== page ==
The attack on Palmyra by Daesh terrorists on Sunday caught Syrian government forces on the hop, and the army is regrouping for an offensive to retake the city, Dr. Taleb Ibrahim, Deputy Director of the Damascus Center for International and Strategic Studies, told Radio Sputnik.
"The Syrian army wasn't in a very good position to fight because they were very busy with events taking place in Aleppo, and the defense units got too relaxed so they didn't set up a good defense for the city," Ibrahim said.
Ibrahim said that one of the most important things to note about the assault on Palmyra was the strategy of "hornets" used by Daesh.
"They are fighting using what they call the strategy of 'hornets.' In the beginning of their attacks, they send a small number of militants to attack army sites or cities, etc. After that, they come in waves, wave after wave until they capture the city or get what they want."
On Sunday the governor of Homs province, where Palmyra is located, said that the Syrian army had evacuated 80 percent of the civilian population, but that there are concerns for the safety of those who remain trapped in the city.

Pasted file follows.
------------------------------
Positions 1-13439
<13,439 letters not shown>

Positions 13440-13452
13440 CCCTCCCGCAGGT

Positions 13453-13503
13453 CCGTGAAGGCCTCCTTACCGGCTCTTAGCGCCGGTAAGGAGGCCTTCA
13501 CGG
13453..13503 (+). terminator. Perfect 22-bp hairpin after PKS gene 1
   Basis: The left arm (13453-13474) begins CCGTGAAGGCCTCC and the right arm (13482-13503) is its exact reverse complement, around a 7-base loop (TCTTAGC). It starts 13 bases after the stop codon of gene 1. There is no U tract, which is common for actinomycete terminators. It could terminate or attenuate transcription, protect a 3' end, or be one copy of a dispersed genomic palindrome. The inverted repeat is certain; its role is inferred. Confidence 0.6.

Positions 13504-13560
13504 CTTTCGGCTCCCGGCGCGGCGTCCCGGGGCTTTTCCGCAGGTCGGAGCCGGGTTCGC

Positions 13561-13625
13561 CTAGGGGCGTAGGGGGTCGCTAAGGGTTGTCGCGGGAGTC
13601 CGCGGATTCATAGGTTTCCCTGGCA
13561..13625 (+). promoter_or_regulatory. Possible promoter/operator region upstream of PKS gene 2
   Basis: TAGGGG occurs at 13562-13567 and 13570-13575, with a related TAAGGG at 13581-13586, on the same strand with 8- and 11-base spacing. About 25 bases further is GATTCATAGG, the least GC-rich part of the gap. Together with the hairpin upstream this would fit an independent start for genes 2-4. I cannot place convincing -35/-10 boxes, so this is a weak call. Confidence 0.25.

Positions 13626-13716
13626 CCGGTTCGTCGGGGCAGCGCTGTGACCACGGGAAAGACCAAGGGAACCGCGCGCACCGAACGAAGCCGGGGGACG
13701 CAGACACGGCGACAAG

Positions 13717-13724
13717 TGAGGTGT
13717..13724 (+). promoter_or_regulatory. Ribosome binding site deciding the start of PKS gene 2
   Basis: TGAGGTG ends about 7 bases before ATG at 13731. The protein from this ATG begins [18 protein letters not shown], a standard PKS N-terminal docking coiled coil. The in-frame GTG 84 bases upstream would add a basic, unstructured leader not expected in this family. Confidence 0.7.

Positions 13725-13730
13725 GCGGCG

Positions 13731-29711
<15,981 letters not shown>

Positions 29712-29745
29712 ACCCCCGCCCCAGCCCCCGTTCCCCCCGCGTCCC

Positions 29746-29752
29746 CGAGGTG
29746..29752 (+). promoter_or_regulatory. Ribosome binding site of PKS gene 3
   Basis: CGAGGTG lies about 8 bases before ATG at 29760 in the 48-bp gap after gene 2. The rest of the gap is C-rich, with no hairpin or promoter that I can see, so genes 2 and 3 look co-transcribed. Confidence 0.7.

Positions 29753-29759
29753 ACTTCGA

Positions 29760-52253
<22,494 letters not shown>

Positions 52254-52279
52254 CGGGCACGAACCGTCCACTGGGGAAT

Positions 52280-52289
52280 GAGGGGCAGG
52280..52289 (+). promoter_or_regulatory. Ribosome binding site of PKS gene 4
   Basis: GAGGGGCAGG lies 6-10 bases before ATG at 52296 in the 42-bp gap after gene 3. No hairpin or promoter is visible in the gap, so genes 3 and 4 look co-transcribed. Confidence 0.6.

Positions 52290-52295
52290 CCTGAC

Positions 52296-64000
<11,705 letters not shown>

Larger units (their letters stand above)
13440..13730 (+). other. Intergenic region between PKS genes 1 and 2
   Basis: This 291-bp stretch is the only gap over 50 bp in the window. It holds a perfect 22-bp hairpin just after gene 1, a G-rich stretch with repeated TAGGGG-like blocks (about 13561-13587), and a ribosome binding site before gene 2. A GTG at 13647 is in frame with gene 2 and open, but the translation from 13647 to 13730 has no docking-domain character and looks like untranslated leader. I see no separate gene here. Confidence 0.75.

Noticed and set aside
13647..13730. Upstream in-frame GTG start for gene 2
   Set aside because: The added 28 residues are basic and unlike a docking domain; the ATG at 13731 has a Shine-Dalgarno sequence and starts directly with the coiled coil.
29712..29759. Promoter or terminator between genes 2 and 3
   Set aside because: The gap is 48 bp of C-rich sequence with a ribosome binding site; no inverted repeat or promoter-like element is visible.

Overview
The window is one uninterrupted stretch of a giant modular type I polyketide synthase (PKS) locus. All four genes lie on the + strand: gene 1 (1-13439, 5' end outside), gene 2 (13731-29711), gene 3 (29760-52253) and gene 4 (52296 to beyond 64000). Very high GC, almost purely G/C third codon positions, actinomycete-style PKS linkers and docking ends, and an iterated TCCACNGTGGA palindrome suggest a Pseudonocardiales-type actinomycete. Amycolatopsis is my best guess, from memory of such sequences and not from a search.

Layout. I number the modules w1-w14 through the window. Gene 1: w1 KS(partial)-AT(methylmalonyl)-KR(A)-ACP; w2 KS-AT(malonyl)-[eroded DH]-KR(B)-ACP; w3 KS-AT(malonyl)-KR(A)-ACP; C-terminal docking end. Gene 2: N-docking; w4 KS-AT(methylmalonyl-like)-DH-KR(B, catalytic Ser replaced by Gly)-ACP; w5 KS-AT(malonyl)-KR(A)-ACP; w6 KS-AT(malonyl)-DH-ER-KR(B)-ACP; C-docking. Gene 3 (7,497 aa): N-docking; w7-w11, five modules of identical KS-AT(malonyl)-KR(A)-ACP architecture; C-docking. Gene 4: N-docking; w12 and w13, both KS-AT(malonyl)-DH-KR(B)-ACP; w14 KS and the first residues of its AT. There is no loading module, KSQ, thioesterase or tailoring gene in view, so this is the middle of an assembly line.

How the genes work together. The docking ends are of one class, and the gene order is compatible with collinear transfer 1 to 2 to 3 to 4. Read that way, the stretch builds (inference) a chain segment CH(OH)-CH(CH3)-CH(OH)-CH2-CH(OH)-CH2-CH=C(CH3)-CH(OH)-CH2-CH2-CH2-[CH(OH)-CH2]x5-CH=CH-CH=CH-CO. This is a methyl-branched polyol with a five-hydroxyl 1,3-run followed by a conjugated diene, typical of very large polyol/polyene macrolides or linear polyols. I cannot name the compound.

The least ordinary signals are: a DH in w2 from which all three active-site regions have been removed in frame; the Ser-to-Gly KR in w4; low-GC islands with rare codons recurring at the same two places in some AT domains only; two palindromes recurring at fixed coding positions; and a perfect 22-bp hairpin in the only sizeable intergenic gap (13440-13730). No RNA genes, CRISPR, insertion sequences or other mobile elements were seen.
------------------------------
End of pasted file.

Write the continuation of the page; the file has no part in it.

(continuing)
Ibrahim said that the Syrian army had begun to evacuate civilians after the first wave of Daesh attacks, but between 300 and 500 civilians have been trapped in the city by the terror group.
Daesh managed to carry out the assault despite being under attack from the US-led coalition and local forces in Syria's Raqqa and Iraq's Mosul, and Ibrahim linked the attack on Palmyra with events in those places.
"Suddenly, all the plans to attack Raqqa have been stopped, and ISIS (Daesh) has been given the green light to attack Palmyra. Somebody in American or regional military intelligence told them that Raqqa shouldn't be attacked. This allowed the terrorist group to send a vast number, 4,000 – 5,000 militants, and hundreds of vehicles and tanks to attack Palmyra."
"This couldn't have happened before, everybody knows that the airplanes of the US coalition are close to Raqqa and there is reconnaissance and surveillance etc. How ISIS (Daesh) could escape all of that, I am sure there is a kind of co-ordination between ISIS (Daesh) and the CIA and other regional intelligence services," Ibrahim said.